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Biochem Cell Biol. 2000;78(3):345-58.

Interplay between liganded and orphan nuclear receptors controls reproductive pathways.

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UPRES-A CNRS 6026, Equipe d'Endocrinologie Moléculaire de la Reproduction, Université de Rennes, France.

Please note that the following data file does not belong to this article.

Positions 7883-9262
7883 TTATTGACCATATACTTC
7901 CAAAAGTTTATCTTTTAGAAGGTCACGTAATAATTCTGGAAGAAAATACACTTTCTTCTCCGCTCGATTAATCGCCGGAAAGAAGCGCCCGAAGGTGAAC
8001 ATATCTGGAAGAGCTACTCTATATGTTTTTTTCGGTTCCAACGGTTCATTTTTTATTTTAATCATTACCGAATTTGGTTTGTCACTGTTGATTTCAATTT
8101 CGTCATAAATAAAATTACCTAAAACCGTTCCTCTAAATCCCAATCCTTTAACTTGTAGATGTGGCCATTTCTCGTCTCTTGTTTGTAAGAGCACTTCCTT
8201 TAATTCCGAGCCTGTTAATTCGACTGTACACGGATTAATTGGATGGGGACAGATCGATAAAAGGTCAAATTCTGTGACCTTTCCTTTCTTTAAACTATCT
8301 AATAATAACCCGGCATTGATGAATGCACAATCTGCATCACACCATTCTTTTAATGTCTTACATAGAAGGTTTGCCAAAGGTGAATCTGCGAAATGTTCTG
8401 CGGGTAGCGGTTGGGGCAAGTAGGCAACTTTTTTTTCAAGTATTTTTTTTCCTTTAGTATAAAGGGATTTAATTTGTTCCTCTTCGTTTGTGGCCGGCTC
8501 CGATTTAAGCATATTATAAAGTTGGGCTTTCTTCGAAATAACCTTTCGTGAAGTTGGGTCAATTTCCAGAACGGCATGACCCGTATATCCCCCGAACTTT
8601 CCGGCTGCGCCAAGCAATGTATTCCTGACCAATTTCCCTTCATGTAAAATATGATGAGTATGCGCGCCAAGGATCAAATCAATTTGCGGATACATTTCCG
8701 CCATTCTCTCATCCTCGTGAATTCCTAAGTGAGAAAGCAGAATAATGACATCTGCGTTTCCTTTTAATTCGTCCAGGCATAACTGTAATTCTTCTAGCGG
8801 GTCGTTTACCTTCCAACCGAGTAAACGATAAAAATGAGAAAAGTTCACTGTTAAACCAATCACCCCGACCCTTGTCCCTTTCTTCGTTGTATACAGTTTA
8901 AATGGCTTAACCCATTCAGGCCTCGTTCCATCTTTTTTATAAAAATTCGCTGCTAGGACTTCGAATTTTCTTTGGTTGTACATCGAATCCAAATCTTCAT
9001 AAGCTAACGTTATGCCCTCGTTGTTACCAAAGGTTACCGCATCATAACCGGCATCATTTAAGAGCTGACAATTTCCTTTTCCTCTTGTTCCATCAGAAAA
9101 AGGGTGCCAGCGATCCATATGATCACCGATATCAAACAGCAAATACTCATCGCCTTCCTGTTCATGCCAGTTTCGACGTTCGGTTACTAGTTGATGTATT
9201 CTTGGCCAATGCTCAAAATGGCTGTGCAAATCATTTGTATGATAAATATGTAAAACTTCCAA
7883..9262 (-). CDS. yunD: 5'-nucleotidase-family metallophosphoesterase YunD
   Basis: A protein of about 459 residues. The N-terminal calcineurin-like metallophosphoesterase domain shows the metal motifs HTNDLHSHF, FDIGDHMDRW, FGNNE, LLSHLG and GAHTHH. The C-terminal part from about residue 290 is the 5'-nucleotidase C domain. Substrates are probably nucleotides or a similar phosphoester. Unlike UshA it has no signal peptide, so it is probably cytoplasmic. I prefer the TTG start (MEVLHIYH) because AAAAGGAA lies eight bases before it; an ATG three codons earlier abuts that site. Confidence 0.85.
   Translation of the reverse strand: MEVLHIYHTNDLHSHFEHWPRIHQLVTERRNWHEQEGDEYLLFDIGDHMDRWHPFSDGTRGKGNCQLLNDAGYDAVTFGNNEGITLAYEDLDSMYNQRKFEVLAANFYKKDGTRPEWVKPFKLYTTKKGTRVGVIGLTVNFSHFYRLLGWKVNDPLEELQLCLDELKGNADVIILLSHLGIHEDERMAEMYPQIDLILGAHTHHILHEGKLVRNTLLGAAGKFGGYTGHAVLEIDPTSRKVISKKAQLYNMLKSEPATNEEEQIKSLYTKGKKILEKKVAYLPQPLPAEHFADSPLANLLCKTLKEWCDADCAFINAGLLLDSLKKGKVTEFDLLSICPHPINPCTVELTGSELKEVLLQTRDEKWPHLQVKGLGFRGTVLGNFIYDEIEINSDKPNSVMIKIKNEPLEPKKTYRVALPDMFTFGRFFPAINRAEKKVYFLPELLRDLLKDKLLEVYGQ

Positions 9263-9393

Nuclear receptors are transcription factors that belong to an evolutionary ancient superfamily. These proteins, which are even present in primitive metazoans, are implicated in all levels of cell fate: proliferation, differentiation, and apoptosis. Some of these nuclear receptors behave as ligand-inducible transcription factors, as they have acquired during evolution the ability to bind ligands. This is the case for some proteins that recognize small hydrophobic signaling molecules, and particularly the estrogen receptor (ER or NR3A1), which regulates the target gene's transcription rate under estrogen binding. It is now known that the ER alone regulates the transcription of many genes, such as those implicated in reproductive functions. However, this ER-mediated signaling pathway could be modulated by other transcription factors. Our work has established that two other orphan nuclear receptors (SF-1 or NR5A1 and the COUP-TFs, NR2F1 and NR2F2) can enhance two ER-regulated genes implicated in salmonid reproductive functions: the ER gene itself, and the sGTHIIbeta gene. Moreover, some xenoestrogens could disturb these regulations. Therefore, our data contribute to the concept that interplay between nuclear receptors is an important event for the transcriptional regulation of genes controlling cellular functions.

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